World Vision

World Vision Australia's youth movement

In It To Win It: Racing Against the Clock to condemn Child Labour

July 27, 2015 By vgen

Elise interviewing a member of the public.

Elise (left) interviewing a member of the public.

All across the country, VGenners were dusting off their favourite pair of running shoes, trustiest magnifying glasses, and meanest competition faces as they readied themselves for The Amazing Race to #EndChildLabour!

However, what began as a fierce competition between rivals (with some dressed perfectly for the Olympics; an excellent scare tactic), soon turned into an eye-opening learning experience for like-minded, passionate and young volunteers.

WA university student Elise Ecker was one of these volunteers, who recognised that the VGen national event was about far more than simply winning a race.

“The Amazing Race opened my eyes to the reality of child labour, and how by supporting Fairtrade we can try and give as many people as we can the option to a safer and better life.”

The race began with participants discovering places that locally stocked Fairtrade products as an option, giving them the chance to engage in conversations about ethical trade, and the need to advocate for change. Soon after, participants were sprinting around the city from store to store, aiming to see how ethical the practices of major retailers really were.

For VGen WA State Director Georgia Kalyniuk, seeing the participants with such energy was the highlight of the whole event;

“The best part was seeing all of these passionate youth come together to engage with the wider community about issues of ethical purchasing and child labour.”

The most eye-opening experience for the participants seemed to come from one of their final challenges; to interview everyday people on the street about the issue of child labour. For Elise, this was the moment that made her realize it wasn’t the competition of the race that was important.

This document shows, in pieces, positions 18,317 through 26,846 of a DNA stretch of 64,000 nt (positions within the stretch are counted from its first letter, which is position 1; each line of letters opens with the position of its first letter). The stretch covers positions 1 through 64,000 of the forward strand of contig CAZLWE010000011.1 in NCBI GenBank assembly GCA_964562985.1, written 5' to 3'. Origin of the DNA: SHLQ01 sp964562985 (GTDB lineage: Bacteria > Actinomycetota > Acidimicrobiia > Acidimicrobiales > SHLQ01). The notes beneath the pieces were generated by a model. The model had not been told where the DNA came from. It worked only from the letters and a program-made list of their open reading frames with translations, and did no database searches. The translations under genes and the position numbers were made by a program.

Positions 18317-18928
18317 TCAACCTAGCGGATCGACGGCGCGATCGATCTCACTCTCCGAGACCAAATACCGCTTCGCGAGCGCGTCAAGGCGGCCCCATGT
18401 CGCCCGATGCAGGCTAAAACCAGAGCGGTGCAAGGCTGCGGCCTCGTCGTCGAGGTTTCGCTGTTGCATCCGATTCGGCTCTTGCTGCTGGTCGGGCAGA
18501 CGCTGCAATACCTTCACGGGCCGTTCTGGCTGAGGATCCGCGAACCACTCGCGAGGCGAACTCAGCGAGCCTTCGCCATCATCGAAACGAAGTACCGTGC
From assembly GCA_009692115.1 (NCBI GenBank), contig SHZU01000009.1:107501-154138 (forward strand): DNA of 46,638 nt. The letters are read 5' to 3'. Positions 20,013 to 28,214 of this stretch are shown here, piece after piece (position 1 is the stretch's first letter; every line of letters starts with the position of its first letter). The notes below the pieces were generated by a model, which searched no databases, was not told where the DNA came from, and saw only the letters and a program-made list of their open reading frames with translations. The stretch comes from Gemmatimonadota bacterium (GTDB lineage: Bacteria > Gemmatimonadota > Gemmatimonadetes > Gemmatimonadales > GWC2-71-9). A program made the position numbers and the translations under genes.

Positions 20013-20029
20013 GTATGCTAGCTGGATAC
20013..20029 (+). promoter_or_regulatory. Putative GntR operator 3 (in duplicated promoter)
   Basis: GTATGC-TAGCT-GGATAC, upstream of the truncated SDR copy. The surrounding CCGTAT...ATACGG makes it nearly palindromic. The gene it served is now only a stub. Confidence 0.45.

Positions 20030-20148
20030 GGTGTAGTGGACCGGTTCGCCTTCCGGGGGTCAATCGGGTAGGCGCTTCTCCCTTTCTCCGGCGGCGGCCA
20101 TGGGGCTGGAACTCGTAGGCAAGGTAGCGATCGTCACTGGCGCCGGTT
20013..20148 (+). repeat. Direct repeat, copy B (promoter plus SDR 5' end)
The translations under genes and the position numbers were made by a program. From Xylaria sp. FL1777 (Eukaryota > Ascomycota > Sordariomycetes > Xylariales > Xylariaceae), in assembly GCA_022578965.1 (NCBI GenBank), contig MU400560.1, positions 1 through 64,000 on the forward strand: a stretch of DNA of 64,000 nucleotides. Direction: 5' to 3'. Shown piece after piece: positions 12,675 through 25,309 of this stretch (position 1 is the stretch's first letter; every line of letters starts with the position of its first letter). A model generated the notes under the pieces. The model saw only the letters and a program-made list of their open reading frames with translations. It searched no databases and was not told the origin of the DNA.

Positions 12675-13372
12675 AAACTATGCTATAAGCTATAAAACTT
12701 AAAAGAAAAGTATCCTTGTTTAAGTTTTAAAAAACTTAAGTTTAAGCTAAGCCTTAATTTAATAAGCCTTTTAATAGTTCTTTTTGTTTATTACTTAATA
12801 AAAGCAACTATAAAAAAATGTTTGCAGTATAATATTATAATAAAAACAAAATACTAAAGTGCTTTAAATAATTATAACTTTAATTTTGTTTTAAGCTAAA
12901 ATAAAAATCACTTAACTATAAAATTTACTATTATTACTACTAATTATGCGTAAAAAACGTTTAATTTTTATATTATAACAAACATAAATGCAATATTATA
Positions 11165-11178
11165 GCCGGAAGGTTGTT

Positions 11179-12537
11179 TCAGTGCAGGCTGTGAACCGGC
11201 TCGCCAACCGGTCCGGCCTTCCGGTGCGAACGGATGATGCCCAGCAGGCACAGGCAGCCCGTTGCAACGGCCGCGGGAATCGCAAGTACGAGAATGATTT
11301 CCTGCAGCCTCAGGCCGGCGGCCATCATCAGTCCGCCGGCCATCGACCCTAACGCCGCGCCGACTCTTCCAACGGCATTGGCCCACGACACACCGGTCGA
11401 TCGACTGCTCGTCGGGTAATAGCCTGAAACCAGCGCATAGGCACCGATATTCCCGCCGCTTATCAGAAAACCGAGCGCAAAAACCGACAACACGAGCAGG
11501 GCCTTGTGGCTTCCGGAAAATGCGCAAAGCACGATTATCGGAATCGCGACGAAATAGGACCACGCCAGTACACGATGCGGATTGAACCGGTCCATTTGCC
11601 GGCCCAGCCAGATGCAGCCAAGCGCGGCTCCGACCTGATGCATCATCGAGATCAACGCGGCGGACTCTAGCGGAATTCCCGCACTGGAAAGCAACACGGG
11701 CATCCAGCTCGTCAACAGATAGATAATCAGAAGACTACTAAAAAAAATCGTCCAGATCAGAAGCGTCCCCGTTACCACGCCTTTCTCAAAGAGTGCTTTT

“I thought it was a race, but when I actually saw the statistics for the number of child labourers in the world and asked people on the streets if they knew how many suffer from it, I realized that I didn’t even know myself. I was just as shocked as the people that we interviewed.”

The one question that surprised most people was a seemingly simple one; ‘what percentage of children in the world do you think are currently involved in forced labour?’ The majority of guesses ranged from four to six percent. Although, they were good guesses, but reality was far greater with ten percent of children are currently forced into harsh working conditions – a total of 168 million children.

It seemed that the massive amount of energy from the beginning of the race sparked through the end of the race, yet now it wasn’t geared at competition, it was directed at providing 168 million children with a new voice.

Youth Ambassadors from every state closed the event with inspiring speeches. For Elise, the closing speech of World Vision Youth Ambassador Abbey Mardon was another highlight.

“Abbey drove the message of the day home. She reminded us that the question ‘what do you want to be when you grow up?’ is one that so many children trapped in forced labour could never answer. That really struck a chord with me”.

It was inspiring to see that just like many of the other participants, Elise’s favourite parts of the event were when she was able to engage in conversation and raise awareness about the imperative to #EndChildLabour.

It speaks volumes that when recounting her highlights from the day, Elise didn’t even need to mention the fact that she won the race.

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